Date of Degree
PhD (Doctor of Philosophy)
A growing number of families include a member who is transgender or transsexual. A discovery or disclosure of trans-identity and a transition of sex/gender identity that might follow are not only monumental for the trans-identified person, but also for that person's relational partners. When one engages in such a fundamental change of expressed identity, the person's relational partners are faced with renegotiating who that person is as well as who that person is to them, as a relational partner. Often, this process leads to the experience of ambiguous loss in which family members feel grief over a person who is still living. The purpose of this study was to investigate this renegotiation of meaning. More specifically, I sought to discover what cultural discourses or meaning systems are used by family members of trans-people when faced with the task of creating new meanings for their relatives'/partners' identities and their relationships to them, and how those meanings systems might contribute to the experience of ambiguous loss.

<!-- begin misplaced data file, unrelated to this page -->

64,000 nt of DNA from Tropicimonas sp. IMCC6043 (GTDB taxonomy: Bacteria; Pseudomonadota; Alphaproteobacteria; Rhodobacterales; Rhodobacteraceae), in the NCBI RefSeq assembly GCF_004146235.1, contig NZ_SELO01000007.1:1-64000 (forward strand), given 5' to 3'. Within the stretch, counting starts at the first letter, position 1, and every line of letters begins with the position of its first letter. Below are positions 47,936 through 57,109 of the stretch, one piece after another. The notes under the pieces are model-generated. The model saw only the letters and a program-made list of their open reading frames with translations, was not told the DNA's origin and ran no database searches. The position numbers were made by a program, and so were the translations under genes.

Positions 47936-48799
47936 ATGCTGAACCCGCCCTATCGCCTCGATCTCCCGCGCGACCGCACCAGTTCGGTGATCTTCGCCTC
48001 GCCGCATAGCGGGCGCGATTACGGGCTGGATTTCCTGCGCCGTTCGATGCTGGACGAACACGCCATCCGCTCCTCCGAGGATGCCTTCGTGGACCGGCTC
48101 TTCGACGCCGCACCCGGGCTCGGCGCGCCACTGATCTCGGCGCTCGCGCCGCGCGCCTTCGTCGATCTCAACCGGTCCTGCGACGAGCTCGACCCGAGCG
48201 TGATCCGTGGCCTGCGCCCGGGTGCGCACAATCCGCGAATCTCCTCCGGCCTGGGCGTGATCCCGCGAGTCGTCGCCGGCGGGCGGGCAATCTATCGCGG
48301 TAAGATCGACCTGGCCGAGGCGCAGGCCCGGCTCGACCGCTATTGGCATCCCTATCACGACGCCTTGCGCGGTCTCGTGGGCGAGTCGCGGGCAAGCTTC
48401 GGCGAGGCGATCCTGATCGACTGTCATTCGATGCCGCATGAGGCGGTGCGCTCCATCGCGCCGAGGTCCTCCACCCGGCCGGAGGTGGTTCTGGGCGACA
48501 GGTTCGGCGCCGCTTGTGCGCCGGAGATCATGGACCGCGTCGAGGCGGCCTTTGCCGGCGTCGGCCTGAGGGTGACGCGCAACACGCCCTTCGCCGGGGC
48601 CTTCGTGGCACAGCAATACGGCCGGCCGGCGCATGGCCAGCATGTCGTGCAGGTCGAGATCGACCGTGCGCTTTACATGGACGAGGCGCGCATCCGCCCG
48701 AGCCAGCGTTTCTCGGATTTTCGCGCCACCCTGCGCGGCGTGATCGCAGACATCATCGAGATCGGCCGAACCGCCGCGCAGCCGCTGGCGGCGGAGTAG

Using Relational Dialectics Theory and Contrapuntal Analysis, I analyzed the communication of 37 family members and partners of trans-identified persons who had begun or completed a transition of sex/gender identity. I conducted in-depth interviews with each family member, asking them to both narrate their experiences and respond to particular questions. Family members' talk was characterized by four sites of discursive struggle, in which the meanings of four salient concepts were created: the self, sex/gender, trans-identity, and family. The meanings for these concepts were constructed through participants' invocation and positioning of competing discourses relevant to the concepts in question. Results showed that many family members do experience grief in response to a transgender transition and that grief is connected to the meanings they construct at these four sites. The findings show the fundamentality of sex and gender to understandings of personhood, and the centrality of communication to experience.
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Copyright 2010 Kristen Michelle Norwood